Redlands Daily Facts from Redlands, California on February 1, 1964 · Page 5
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February 1, 1964

Redlands Daily Facts from Redlands, California · Page 5

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Saturday, February 1, 1964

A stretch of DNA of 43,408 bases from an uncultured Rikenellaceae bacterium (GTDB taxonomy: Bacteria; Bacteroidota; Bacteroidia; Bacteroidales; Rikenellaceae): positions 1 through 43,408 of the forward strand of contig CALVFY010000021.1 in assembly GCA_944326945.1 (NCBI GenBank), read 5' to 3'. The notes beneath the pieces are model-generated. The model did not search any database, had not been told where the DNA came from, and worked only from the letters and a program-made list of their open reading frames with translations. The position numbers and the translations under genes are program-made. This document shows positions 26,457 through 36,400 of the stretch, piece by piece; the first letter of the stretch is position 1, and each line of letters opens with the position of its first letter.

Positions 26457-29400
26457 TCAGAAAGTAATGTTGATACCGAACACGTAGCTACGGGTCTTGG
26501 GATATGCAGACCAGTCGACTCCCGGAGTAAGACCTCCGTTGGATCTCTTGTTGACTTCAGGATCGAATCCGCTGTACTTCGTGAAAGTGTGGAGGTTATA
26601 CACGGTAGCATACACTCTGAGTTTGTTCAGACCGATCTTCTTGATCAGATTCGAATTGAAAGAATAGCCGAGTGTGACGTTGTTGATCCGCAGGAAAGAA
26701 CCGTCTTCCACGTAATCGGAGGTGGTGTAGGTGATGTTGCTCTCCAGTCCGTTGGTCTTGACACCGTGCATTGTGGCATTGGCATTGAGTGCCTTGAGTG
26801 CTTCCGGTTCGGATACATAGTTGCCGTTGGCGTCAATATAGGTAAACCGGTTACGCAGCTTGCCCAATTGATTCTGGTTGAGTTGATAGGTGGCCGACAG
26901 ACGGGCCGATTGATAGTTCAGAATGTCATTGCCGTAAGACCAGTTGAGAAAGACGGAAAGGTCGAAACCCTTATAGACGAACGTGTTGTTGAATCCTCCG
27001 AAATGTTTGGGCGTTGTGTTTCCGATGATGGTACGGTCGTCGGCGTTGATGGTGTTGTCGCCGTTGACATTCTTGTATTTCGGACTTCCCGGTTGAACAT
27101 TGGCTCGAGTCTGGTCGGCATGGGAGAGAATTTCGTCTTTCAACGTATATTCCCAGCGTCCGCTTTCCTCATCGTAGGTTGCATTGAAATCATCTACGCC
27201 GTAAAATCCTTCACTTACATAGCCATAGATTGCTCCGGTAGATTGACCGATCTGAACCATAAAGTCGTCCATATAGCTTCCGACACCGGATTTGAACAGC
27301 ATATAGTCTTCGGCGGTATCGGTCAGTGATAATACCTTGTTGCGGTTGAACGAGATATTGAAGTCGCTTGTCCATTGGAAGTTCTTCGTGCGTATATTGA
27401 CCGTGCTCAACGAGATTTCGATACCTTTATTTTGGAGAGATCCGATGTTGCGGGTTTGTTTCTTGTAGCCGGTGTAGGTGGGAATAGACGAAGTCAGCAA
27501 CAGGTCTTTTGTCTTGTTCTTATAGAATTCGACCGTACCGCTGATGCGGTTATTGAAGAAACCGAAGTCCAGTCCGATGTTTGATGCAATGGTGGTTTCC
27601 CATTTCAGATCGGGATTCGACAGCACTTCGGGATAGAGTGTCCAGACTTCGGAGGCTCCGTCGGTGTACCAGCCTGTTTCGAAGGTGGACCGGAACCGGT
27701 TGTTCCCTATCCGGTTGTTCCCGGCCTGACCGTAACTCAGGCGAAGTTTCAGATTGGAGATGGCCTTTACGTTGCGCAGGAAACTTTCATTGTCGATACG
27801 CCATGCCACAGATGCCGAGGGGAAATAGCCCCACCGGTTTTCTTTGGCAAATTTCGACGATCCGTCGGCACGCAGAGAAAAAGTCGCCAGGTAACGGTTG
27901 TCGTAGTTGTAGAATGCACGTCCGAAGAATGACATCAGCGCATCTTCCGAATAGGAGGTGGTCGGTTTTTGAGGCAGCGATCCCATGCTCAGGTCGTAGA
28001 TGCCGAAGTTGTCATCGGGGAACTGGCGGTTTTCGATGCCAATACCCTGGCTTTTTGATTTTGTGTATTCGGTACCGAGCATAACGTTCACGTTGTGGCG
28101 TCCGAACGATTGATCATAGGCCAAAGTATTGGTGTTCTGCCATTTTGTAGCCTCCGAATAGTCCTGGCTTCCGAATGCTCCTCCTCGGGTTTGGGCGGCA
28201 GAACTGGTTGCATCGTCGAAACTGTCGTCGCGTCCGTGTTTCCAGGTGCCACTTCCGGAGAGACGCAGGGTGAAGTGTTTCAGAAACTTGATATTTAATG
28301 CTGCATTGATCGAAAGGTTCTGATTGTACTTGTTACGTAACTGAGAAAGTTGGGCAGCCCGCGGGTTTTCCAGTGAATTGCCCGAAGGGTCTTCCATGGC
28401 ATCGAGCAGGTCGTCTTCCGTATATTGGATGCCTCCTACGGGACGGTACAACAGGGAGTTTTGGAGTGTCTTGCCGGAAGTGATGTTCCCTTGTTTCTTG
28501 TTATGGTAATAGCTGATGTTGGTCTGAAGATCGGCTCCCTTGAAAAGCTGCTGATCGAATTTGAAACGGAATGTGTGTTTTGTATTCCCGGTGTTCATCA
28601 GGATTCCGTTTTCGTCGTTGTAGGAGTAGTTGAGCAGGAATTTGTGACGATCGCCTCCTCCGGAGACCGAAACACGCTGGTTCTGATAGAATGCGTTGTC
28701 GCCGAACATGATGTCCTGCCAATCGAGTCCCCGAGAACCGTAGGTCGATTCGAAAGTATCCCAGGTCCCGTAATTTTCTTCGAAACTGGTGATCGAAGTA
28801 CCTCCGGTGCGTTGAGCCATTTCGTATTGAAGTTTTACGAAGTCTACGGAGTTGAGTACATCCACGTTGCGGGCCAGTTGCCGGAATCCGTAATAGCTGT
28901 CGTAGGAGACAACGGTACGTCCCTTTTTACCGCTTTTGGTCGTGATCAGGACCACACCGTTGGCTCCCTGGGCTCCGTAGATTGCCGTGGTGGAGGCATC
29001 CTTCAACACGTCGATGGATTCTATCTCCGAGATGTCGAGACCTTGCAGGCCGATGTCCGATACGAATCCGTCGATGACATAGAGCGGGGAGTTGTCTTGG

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Local Notes 24 Hour Furnace Service Call Ed Sampson, 704-1130. x Echo II Sighting Times At 7:02 p.m. this evening Echo II will be due west of Redlands and 21 degrees above the horizon. Sunday evening the satellite will be seen at 6:38 Residential street paving program opens Work is expected to get under way next week on the first resi „ „ „. . . „ ,dential street paving in Red- p.m 29 degrees above the i ands using gas tax m it western horizon. The passes was reported today by John approximately south lo| S hone, director of public works. are north. The balloon can usually be seen about four minutes prior to the time it reaches due west. For Sale — New 2-Bedroom home. Close-in. Might consider renting to right party. Inquire at White's Key Shop, 939 Orange St. x Air Conditioner Stolen A four ton refrigeration unit was stolen from a model home at Fifth and Fairview sometime last night according to a police report. The unit valued at S1500 was owned by Lindsay Development company. Lincoln PTA Mexican Dinner Feb. 1, cafeteria Lincoln school. Adults, $1.25, children, 75c. x Lumber Stolen Lumber valued at $60 has been ' taken from the garage of Sylvan Grover, 918 East Delaware sometime during the last three months according to a police report. The first streets to get the new coat of paving will be Union, Columbia and Alta, in thai order, according to Mr. Shone. Union is to be surfaced from Texas to Tribune. Columbia will be done from Colton to Western. Alta will be resurfaced between Colton and Lugonla. This first project will also include the resurfacing of the entire length of Cedar from Center to Crown, Clark street from; Church to Alvarado and from Center to Bond and one block of San Jacinto between Highland [program. It is being made pos- and Cedar. sible by the extra 1-cent gaso- Mr. Shone said city crews|line tax which became effective have been at work for several days doing "handwork" on Ce dar and on Clark. This includes such things as smoothing cobblestone gutters removing collected dirt and debris, killing weeds and filling all "major" indentations, pot holes if you will. But because all this must be done by hand — the paving machine can't cope with potholes — Mr. Shone said Cedar, Clark and San Jacinto will be done last. This means the last week in February or early in March. The City Council approved these streets on Jan. 7 as the first to be done under the new Building for week totals $308,440 Building permits valued at $308,440 were issued this week for new construction projects in last September. . Inasmuch as new residential! Redlands Largest of the permits was issued to the University of Red- street paving funds will now become available each year Mr. Shone proposed, and the Council urged, that a study be made to put a priority schedule on all streets in the city. Mr. Shone said he expects his staff will have time to get the study under way this summer. The only other streets now, listed for resurfacing will bej lands for the $290,380 Hentchke Hall, an engineering-science building. The 12744 square foot concrete and masonry block structure is being erected by Harper Construction company of Fontana A small four-room dwelling done in June if sufficient mon-jwill be constructed by the Buhl ey is available at that time. These second projects would be portions of Clifton, Sun, Tribune, Herald, Division and High avenue. Redlands endorses Camp Anqelus annexation An application by Camp An- Fur Coat Restyling Have your coat made into a stole, repairs also. 792-7140. x Art Gallery Talk Rhea (Mrs. Davis) Apple white will give a short gallery talk tomorrow at 2 p.m. to open the February exhibit in Lyon Art Gallery at Smiley library. The public is invited. Artists Karl Benjamin, Roger Kuntz and Jay Carmichael; sculptress Betty Davenport Ford, cnamelist Margaret Barlow and weaver Vera Strong are represented in the show. Trash Fire The Redlands fire department used 300 gallons of water to extinguish a tumbleweed and trash fire on Palmbrook west of Ash street yesterday. This is the area where new apartments are being constructed north of Brookside avenue. Hungary may free Cardinal VATICAN CITY (UPI) — There was new hope at the Vatican today that Jozsef Cardinal Mindszenty may soon be released from his seven-year seclusion in the U. S. legation in Communist Hungary. The hope was spurred by an Italian News Agency report from the United Nations Friday night, quoting unnamed diplomats as saying year-long negotiations for Mindszenity's release are nearing a successful conclusion. The ANSA Agency said Hungary, which previously insisted that the 71-year-old cardinal request a pardon, is now prepared to give him unconditional "full liberty." The agency said this would amount to an admission that the cardinal's conviction in 1949 on charges of treason, espionage and black market curren cy dealings was unjust. ANSA said Hungary also is prepared to let the Vatican appoint bishops to fill vacant dio ceses in that country, subject to government approval. A high Vatican source ac knowledged that the Mindszen­ ty negotiations were "in a very advanced stage" but said he could not confirm or deny the report. "We hope it is true," he said. gelus residents to annext to the Redlands Unified School district was endorsed this week by School Trustees. But it was emphasized that the matter is one for residents of Camp Angelus to decide and the annexation will not be ac tively promoted by the Redlands district. Camp Angelus is now part of the Bear Valley Unified school district and its de-annexation from that area would have to be approved by the Bear Valley board. Because there are indications that the Bear Valley board will not approve and further that residents of Camp Angelus arc also divided on the question, officials suspect that the annexa tion might never occur. The formal petition, however, bore the required signatures of 35 per cent of registered voters in Camp Angelus. It was submitted by Richard A. Geiger. It noted, further, that the area would bring into the Redlands district an assessed valuation of $1,216,230. Supt. H. Fred Heisner said this assessed valuation would be more than sufficient to pay for the education of the approximately 28 students who would attend Redlands schools if annexation were completed. Dr. Heisner explained that he had conferred with proponents of the annexation several weeks ago, at their request, and had told them that he felt the Redlands district would accept Camp Angelus into the district "if people there felt we could provide a better education fori their children." But he also not said that Redlands would seek the annexation. It was on that basis that the Trustees endorsed the annexation if it is eventually approved by Bear Valley, Camp Angelus, the State Board of Education and the County Board of Supervisors. In other actions this week, Trustees: Approved a new Mission PTA scholarship fund for a student or students living in the Mission school district. Accepted a gift of a motion picture scenario of "The Ten Commandments" autographed by Cecil B. deMille. Walter F. Sutter, 1320 W. Highland, offered the scenario to the district. Trustees directed that letter of appreciation be sent to him for the gift. Approved the necessary rcso Iutions for completion of the purchase of a 10-acre site for the new southeast elementary school on East Highland at Lincoln, as approved by Trustees on Jan. 14. Approved the rental of the University of Redlands swim ming pool for the senior high school from January through May, 1964. Employed Howard E. Spurney as building inspector for construction of new classrooms at Smiley and Kimberly. Expressed appreciation for the long service of Clarence Blanc as school building inspector, now retiring, and also to his wife who has been secretary to the principal at Cope, also retiring. Hazel Soper files papers for election Weather Rainfall Temp. 24 Jan. Jan. Jan. Jan. Jan. Jan. Jan. Jan. Jan. Jan. Jan. Jan. Jan. Jan. Jan. Jan. Jan. Jan. Jan. Jan. Jan. Jan. Jan. Jan. Jan. Jan. Jan. Jan. Jan. Jan. Jan. Feb. 1 9 10 11 60 12 13 14 15 _ 16 17 18 19 20 21 _ 22 23 24 25 26 27 28 _ 29 _ 30 31 1 64 63 56 68 67 64 51 57 61 53 54 54 61 67 58 70 70 70 "0 45 41 43 35 41 37 38 .18 32 33 33 33 31 33 38 35 35 46 43 38 47 41 34 33 35 36 36 38 38 39 40 42 Hours Season .02 .11 6 50 6.61 7.39 8.11 Stereo and Hi-Fi RECORD CHANGERS Garrard — Collaro — VM — Telefunken. SAVE UP TO % SELF SEEV1CE TUBE CHECKER Ererylhinr for the Antennas and Home Xec h n i c i in Antenna Materials DO IT YUUKSELF ELECTRONIC VHOl.ESAI.E MART lOliK N. Waterman Open 9 'til X — Sunday 10 '111 5 BB * Redlands Store Sedlands Bird, at Texas St. Open IS A.M.-8 P.M. Sunday 10 A.M.-5 P.M. Mentone cafe burglarized A $133 burglary of Ed and Mary's Cafe on Mentone boulevard in Mentone was under intensive investigation today by the Yucaipa sheriff's substation. Sheriff's investigators Robert Hodge and Glenn Bowen said entry to the cafe was gained by prying a board off the side of the building. The burglars then used hacksaw to gain entry to the large walk-in freezer where the money was locked up. The liquor store adjacent to the cafe was not entered, the investigators said. The burglary apparently oc curred sometime between 2:30 and 8 a.m. yesterday. It was discovered when the cafe was opened later in the morning. Atlanta civil rights picketing to be resumed Hazel M. Soper, the first woman to serve- as Redlands city clerk, filed nomination papers yesterday for election to a full four-year term. Mrs. Soper was appointed city clerk by city council action in March, 1962, following the re tireroent of Harry R. Whaley She had served as deputy city clerk under Whaley since December, 1950. Her nomination petition was circulated by Lewis I. Pierce, 1706 Rossmont. In addition to Pierce, the petition was endorsed by Charles C. Parker, 1610 Alta Lorn a; Gordon 0. Pratt, 1410 Pacific; Hcnton S. Brenan, 1020 Center; Charles 0. Pierpoint, 550 E. Mariposa. And Swen F. Larson, 1511 Crown; Tomas J. Ditchfield, 106 Prospect drive, James M. Ken ny, 19 South Avenue; John Speidel, 837 W. Sunset and Franklin D. Postle, 1349 La Loma. Mrs. Soper is married to George E. Soper. a retired Union Oil company employe. They reside at 876 Center street. She has lived in Redlands since 1933, and prior to her appointment as deputy city clerk she was a clerk for the Redlands office of the Southern California Edison company; from 1936 to 1944. Construction company at 420 Church street. Owner of the frame-stucco home is Frank S. Houser. Permit value is S6.500. There were four building permits for swimming pools. J. H. Weston Pools will build a 15 by 30 foot pool at 25 New York street and a 16 by 25 square foot pool at 835 Palmbrook. Both pools have a permit value of S2.680 and are owned by the Chase Development company. A 28 by 40 foot pool will be cinstructed by Royal Pools of Garden Grove at 821 Hibisicus Owner of the $3,000 pool is James L. Vernon. John Keyes, 115 Hillside Way, has hired Anthony Pools, Inc., to build a 22 by 41 foot pool. Permit value is $3,200. Redlands Daily Facts Saturday, Feb. 1, 1964 - 5 GERMAN STUDENTS — UR reporter Jackie Hinson interviews five young men from Germany who are participating in the Duisberg Program during the Spring semester. Five arrived at the UR campus Tuesday and the sixth, Ulrich Dux will be here soon. First row: Juergen Wahl, Gunter Herrmann, Miss Hinson. Second row (I to r) Karl Hohman, Anders Lund and Adolf Liedig. Rev. William Meek dies in Redlands at 88 German students arrive for study program at UR Four guilty of contempt in phone strike The Rev. William Shankland Meek, who came to Redlands to retire 14 years ago after a long career as a minister of the Moravian faith, died yesterday at the age of 88. A native of Allegheny, Pa., Rev. Meek became a missionary printer in his earlier days and served eight years in India and I 1 .j years in China. He later attended Moravian Theological seminary, became a YMCA boys work secretary and general secretary and was finally ordained as a Moravian minister. For 21 years he served the Fifth Moravian church in Philadelphia, moving to Redlands in 1949 upon retirement from that post. In Redlands, he taught the Wesleyan class of the First Methodist church, then became interested in the work of the Evangelical Lutheran church which is located near his Redlands home at 214 E. Olive ave- Lucy to limit TV appearances HOLLYWOOD (UPI)— Wacky red-haired Lucille Ball, one of television's most successful stars in a weekly comedy series, has decided not to return to a regular series next fall. Miss Ball, 52. president of De- silu Productions. Inc., Friday announced jointly with CBS-TV that she wished to devote more time to business matters and limit her appearances to "television specials and feature mo tion pictures." The comedienne won strong audience popularity with her husband Dcsi Arnaz in the "I Love Lucy" show, then showed her comedy series magic again after her divorce from Arnaz by teaming with Vivian Vance in the current "Lucy" program, The move was a surprise to television observers. She was in eluded in the network's tentative schedule for next season, and CBS-TV executives had sought to have her show expand to one hour. ATLANTA (UPI) —Young civil rights workers said they will resume picketing of segregated restaurants in the downtown section today — the fourth anniversary of the sit-in move ment. Several robed Ku Klux Klans men picketed Friday night. But civil rights advocates said they were too busy in court and at the negotiating table Friday to set up picket lines. City officials have promised there will be no duplication of last weekend's racial disturb ances which resulted in scattered incidents of violence and mass arrests. The Summit Leadership Conference, an organization composed of Negro groups working for civil rights, gave a qualified endorsement Friday to Mayor Ivan Allen's plan for a 30-day moratorium on demonstrations. The conference said it would support the mayor's plan only if all charges against the more than 200 demonstrators whoj were jailed are dropped. Two top union executives and nue. two striking workers will be sentenced in San Bernardino Superior Court Tuesday on charges of contempt of court stemming from the now 100- day-old strike against the General Telephone company of San Bernardino. He is survived by his wife Maud, whom he married in 1904. and by a brother, Park Meek of Vero Beach, Fla. and one sister. Miss Salley C. Meek of Wheeling, W.Va. Services are pending from the |F. Arthur Cortner Chapel. Bur- Judge Henry M. Busch found jial will be in Hillside Memor- the four in contempt after aialPark. hearing yesterday and set sen -i tencing for 9 a.m. Tuesday. I Named in the contempt citation were Frank Landa, presi dent of the Communications Workers of America, local 5973; James Singleton, vice president; and Richard E. Pet- tcrson and Patrick A. Holley, striking employes. The charges were in connection with violation of strike practices beyond the bounds of an injunction. First lap of a two-year pro gram of work and study in the United States began this week for six German men who arrived at the University of Redlands this week. The men are participants in the UR Duisberg Program. In its third year the Duisberg Program on Redlands' campus provides German students with an opportunity for educational and practical training in t h e fields of business and engineering. Participating in the program this semester are: Karl Hon- mann, an architectual engineer, from Ruhr; Juergen Wahl, electrical engineer, from Wupper- UR. Their courses will include English, a combination government - history class, and two courses in their particular field of emphasis. In June each student will be employed for 18 months in a U. S. industry corresponding to his academic training at Redlands and practi cal experience in Germany. Redlands is one of 12 or 13 universities participating in the present Duisberg Program. The predecessor of the Society was founded in 1926 by Carl Duisberg and German and American Business leaders. The American Division of the Carl Duisberg Society has a two tal: Anders Lund, interested in;fold purpose. First, to provide the export industry, from Hamburg; Gunter Hermann, majoring in banking and investment, from Dortmund; and Adolf Liedig, interested in the automobile industry, from Koln. Ulrich Dux, interested in the export industry, will arrive later in the week. Each student will spend a semester in academic training at young German businessmen, engineers, and agriculturists with a work-study experience in the USA. Second, to develop a pro-j gram under which young American businessmen, engineers, and agriculturists can gain a similar experience in Germany. Miss Virginia Jarrell, June 1963 UR graduate, is participating in the latter program in Germany. WILLIAM G. MOORE. Publisher. FRANK E. MOORE. Editor. Published every evenlnc (except Sunday* at Facts building, 700 Brookside at Center. Redlands, California Founded October 23, 1890, 74th year. Entered as second class matter October 23, 1890. at the Post Office at Redlands. California, under act ol March 3. 1878. SUBSCRIPTION RATE (In Advance) .By Carrier Delivery One Month I tj« Three Months 4.t» Six Months *•'» One Year One Month One Year — By Mall _ 18.011 Rail report delay approved WASHINGTON (UPI) - Presi dent Johnson has agreed to extend by 30 days the deadline for a report from an emergency board investigating a dispute between the nation's major railroads and the Brotherhood of Railroad Signalmen. The board was created Jan. 3 and given 30 days in which to submit to Johnson recommen dations for settling the long standing dispute. The Presi dent's action Friday in grant ing the board another month in which to report was based on recommendations from both sides. Contest opens GARDEN GROVE (UPI)—The search for California's outstanding high school girl got under way today with preliminary judging of entrants in the state Junior Miss Pageant here. The four - day event opened with a reception and dinner Thursday night for high school seniors from throughout the state hoping to represent California at the America's Junior! Miss competition in Mobile, Ala J Planner pay under study SAN BERNARDINO (CNS) A study of the pay scales for members of the planning commissions of 10 California counties was ordered Thursday by the San Bernardino County Planning Commission. Members of the local commission want to know if they are entitled to ask for more money for the coming fiscal year. Commissioners are paid $20 per meeting day, with a limit of four meetings per month. They are also paid mileage and for meals. Thursday was the fifth meeting day in January, so members were a little irked that it was a day without pay. Ben Alexander to speak Ben Alexander, judge of the Redlands judicial district, will be among those speaking at the meeting of Republican Women Monday night at the Mentone Women's club. Judge Alexander, who holds a non-partisan office, will be up for re-election in the June primary if he chooses to run. In addition to a number of] top state office holders in the Republican Women's clubs, guests will include Jerry Pettis of Loma Linda, Republican candidate for Congress and Ray Gregory, field representative for Assemblyman Stewart Hinckley. The meeting will start at 7:30 p.m. The Women's club is lo.- cated at 1318 Tourmaline. Mrs. Hughes passes away Mrs. Rosa Belle Hughes, mother of Mrs. Arthur W. Harrin and Mrs. Blanche Harris of Redlands, died early today at the age of 84. Mrs. Hughes had formerly lived in San Bernardino and Phoenix but most recently had been living with Mrs. Harrin in Redlands. In addition to her two daughters in Redlands, she leaves two sons, Charles Hughes, Phoenix, and Warren Hughes, Highland. She is also survived by eight grandchildren and 16 great grandchildren. | Services arc pending from the F. Arthur Cortner chapel. Interment will be in Greenwood cemetery. Phoenix. Nine-week photo course at Adult School Democrats ask court to bar housing petitions Superior Judge Joseph T. Ciano yesterday promised an early decision after hearing arguments from both sides on a petition filed by the county's California Democratic Council (CDC) seeking to bar the circulation or filing of petitions which would put the Rumford act nullification question on the ballot. A stack of petitions bearing nearly 19,000 signatures asking for the vote were filed yesterday with the San Bernardino county registrar of voters. A hearing on the petition for an injunction came yesterday afternoon and involved such questions as whether the CDC has the right to interfere in legislative process and whether the court should intercede before voters have their say at the ballot box. Defendants in the case are the San Bernardino Board of Realtors, the registrar of voters, the county clerk and 50 John Does. Foul play in Alan Ladd death ruled out Hero bus driver fired LOS ANGELES (UPI) — Bus driver Anthony Wilson—praised as a hero for flipping his Greyhound bus over on its side earlier this month to keep from go ing over a cliff into the ocean- has since been fired, it was learned today. A spokesman said Wilson, 39, was dismissed by Greyhound on grounds that he was driving the double-deck bus too fast for WASHINGTON (UPI) — W.iroad conditions when the acci- Tapley Bennett Jr., 46, a Geor-jdent occurred last Ian. 21 gia-born career diplomat with Two of the 27 persons on the many years experience in Latin | bus were injured seriously New envoy to Dominicans America, will be nominated by President Johnson to be ambassador to the Dominican Republic. Bennett succeeds John Bartlow Martin, who announced his resignation recently. Mrs. Pinkley dies LOS ANGELES (UPI) — Dorothy Pinkley, wife of Southern enough to be carried from the scene of the accident and 22 others sustained minor injuries. The bus started skidding on rain-wet pavement south of 0.x- nard—to the north of Los Angeles—when Wilson made his decision to turn the big bus over rather than risk crashing into the sea below. Wilson, of Atascadero, had been praised at the time for California newspaper publisher I-ossibly preventing more serious Virgil Pinkley, died early today of a rare bone disease. Mrs. Pinkley, 59, died at St. Vincent's Hospital where she was admited several days ago. She had been ill several years. injuries or even death for taking the action he did. No citation was issued "because there was nothing to issue a citation for," according to the California Highway Patrol. GLENDALE (UPI) — Funeral services were conducted today for blond film star Alan Ladd, whose exact cause of death at the age of 50 remains a mystery, although the police and coroner have all but ruled out foul play or any deliberate cause. ( Services at the Church of the i Recessional in Forest Lawn Me moriai Park here were scheduled to start at 2:30 p.m. PST for the star of "This Gun for Hire," "Shane," and other motion pictures. Ladd, who was found dead in his Palm Springs home Wednesday and thought at first to have been a heart attack victim, may have succumbed because of "something he ate or drank that attacked his central nervous system." Riverside County Deputy Coroner Robert Drake suggested the latter reason, but said the specific cause must await the results of further laboratory tests expected to be completed by Monday. An autopsy has ruled out a heart seizure or any other dis ease, and the possibility of suicide, Drake said. Police Chier Gus Kettman of Palm Springs said there was no evidence of foul play. He said he planned no further investigation. Ladd, a comparatively short leading man, starred in some 40 films and will be seen in his last picture, "The Carpetbaggers," still to be released. A nine-weeks course in color photography specializing on the travelog and photo essay is one of the second semester classes starting next week, according to Jack Binkley, Coordinator of Adult Education. The workshop class, meeting on Wednesdays, 7 to 9:30 p.m.. will consider the subject of trav­ elogs and photo essays as a three-fold project: first, the slides as to composition, exposure and general photographic quality: second, the story, and organizing slides in story form, script writing; and third, methods and ideas for titles, tapes and other mechanical aids. Class members will take pictures and work with their own slides. Prize-winning slide sets from Photographic Society of America annual competitions will be shown as examples in the class. Art Miller, class instructor, is an Associate of the Photographic Society. He is also hold er of the Masters Degree in English from Stanford where he attended the creative writing class. The Travelog and Photo Essay class combines the activities of photography and writ- Vital Records BIRTHS WHITE — Born, a daughter, to Mr. and Mrs. Henry White, 3326 Idaho street. Riverside, Feb. 1, 1964. at Redlands Community hospital. DEATHS TATE — Died in Redlands, Calif., Jan. 31, 1964, Horace G. Tate, 16853 D street, Victorville, aged 73 years, native •of Iowa, and resident of Victorville for 6 years. Deceased is survived by his brothers and sisters: Glenn B. Tate, Fayette, Iowa; Louisa E. Tate, Colorado Springs, Colo.; Dean C. Tate. Yucaipa; John M. Tate, West Union, Iowa; Gertruce McKinney, Yucaipa; Mabel Myers, Stockton. Funeral services will be held Monday at 10:00 a.m. at the Emmerson Yucaipa chapel, Rev. Clell Gray, pastor of the Yucaipa Methodist church, officiating. Cremation in Montecito Memorial Park. Emmerson Yucaipa Mortuary in charge. TREASURE HOUSE Your unused furniture or appliances will find a ready market through Classified Ads. Announcement of Funeral Services THEODORE DIENST Services 11:00 a.m., Saturday, at the F. Arthur Cortner Chapel. REV. WILLIAM MEEK Services pending. ROSA BELLE HUGHES Services pending. Announcement of Services ELLIS, Mrs. Nellie E. 11:00 a.m. Today Graveside: Hillside Memorial Park ABBOTT, Edward, a.k.a. GORMONT, John A. 10:00 a.m. Monday Redlands Chapel TATE, Horace G. 10:00 a.m. Monday Yucaipa Chapel BACH, Mrs. Rebecca J. 2:00 p.m. Monday Yucaipa Methodist Church CROUCH, Mrs. Alma R. Services Pending Valley Chapel Loma Linda, Calif. f. ARTHUR CORTNER Emmerson Mortuaries and Chapels HI BR00KSTDE WL* w 2-1411! 703 BROOKSIDE AVE. 793-2441